Monday, November 30, 2009
How quickly time flies, even the blue eye of the blue whale sees it speeding by. Did you know that today is November 30? and Tomorrow is December 1st: The Deadline for Our Blue Feature. So if you were thinking of submitting, waste no time! Two days from now it will be December 2. and 32 Days from now it will be 2010! A new decade. And then too late to submit to the blue feature.
Wednesday, November 18, 2009
Dan Beachy-Quick. A Whaler’s Dictionary. Minneapolis, Minnesota: Milkweed Editions, 2008. $20.00 paper (ISBN: 978-1571313096), 330 pages.
Reviewed by Nina Mamikunian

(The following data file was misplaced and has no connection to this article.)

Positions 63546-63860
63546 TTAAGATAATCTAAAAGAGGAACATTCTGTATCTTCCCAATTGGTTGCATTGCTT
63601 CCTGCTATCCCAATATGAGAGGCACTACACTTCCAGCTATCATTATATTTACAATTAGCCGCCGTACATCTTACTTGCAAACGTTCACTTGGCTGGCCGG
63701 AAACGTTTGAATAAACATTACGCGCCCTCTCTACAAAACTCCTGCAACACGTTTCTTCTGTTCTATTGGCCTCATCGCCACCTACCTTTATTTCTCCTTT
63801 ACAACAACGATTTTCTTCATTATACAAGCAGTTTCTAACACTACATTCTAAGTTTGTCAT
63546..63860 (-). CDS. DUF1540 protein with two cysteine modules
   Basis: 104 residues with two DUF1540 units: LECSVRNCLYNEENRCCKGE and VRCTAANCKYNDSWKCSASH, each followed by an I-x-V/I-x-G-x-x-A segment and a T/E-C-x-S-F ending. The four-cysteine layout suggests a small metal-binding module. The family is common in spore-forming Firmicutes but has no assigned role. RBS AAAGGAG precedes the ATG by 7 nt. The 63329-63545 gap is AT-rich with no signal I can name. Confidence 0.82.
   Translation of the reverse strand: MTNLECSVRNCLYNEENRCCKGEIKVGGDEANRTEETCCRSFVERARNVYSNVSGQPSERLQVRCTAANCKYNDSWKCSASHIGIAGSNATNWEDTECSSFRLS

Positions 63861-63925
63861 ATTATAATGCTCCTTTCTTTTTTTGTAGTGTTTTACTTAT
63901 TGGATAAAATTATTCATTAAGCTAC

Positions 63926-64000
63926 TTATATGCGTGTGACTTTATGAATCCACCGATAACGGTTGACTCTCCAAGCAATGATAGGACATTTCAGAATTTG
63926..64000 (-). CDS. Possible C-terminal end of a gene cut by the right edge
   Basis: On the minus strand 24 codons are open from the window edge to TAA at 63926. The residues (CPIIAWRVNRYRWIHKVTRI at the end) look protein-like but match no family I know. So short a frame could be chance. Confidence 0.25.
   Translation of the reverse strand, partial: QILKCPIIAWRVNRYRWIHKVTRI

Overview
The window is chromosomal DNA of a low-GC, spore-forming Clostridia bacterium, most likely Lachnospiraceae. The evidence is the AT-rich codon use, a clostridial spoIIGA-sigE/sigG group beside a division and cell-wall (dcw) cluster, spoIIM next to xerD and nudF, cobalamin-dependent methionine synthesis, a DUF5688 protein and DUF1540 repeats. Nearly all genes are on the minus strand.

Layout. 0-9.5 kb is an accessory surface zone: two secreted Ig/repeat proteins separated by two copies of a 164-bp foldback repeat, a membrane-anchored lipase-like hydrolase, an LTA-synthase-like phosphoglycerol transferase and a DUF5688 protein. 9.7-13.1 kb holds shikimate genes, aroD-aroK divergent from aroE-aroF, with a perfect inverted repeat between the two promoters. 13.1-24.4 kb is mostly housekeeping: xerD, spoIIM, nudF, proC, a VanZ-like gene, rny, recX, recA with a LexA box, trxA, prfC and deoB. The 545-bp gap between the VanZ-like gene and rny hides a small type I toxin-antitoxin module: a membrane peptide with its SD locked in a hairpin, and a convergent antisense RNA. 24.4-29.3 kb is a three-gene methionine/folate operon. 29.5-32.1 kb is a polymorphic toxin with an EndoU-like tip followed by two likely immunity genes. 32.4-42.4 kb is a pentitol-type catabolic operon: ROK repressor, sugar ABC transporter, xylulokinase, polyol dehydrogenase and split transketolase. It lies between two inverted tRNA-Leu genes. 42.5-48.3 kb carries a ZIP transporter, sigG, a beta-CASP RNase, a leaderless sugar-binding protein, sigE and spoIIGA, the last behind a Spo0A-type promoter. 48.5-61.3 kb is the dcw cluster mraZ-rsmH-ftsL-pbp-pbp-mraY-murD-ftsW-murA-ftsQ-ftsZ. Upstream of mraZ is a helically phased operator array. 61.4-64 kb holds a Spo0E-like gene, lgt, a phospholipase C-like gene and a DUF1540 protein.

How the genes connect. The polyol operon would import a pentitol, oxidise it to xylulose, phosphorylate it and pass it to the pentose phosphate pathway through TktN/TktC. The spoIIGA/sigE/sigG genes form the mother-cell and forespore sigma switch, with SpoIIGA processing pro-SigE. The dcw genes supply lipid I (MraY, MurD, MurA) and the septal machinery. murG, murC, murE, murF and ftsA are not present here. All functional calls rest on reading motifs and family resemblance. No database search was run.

Perhaps I should start by admitting that I have never read Herman Melville’s Moby-Dick. The weighty tome somehow slipped through the cracks of my four years as an English major in my undergraduate education, and I have gotten through half of graduate school knowing only the basics: “call me Ishmael” and Captain Ahab’s relentless pursuit of a white whale. So what drew me into Dan Beachy-Quick’s A Whaler’s Dictionary, a work of philosophy, essay, and criticism inspired by and directly commenting on Moby-Dick, was not an interest in the nineteenth century novel but rather this book’s own claim to exist in the “margins” and attempt to “record what glimmers remain of thinking impossibly realized before the thought is vaguely lost.” True to its title, it is written in a dictionary format with cross-referenced entries and is not meant to be read linearly. The entries are more like prose poems. For example, in the entry “Chaos,” Beachy-Quick writes: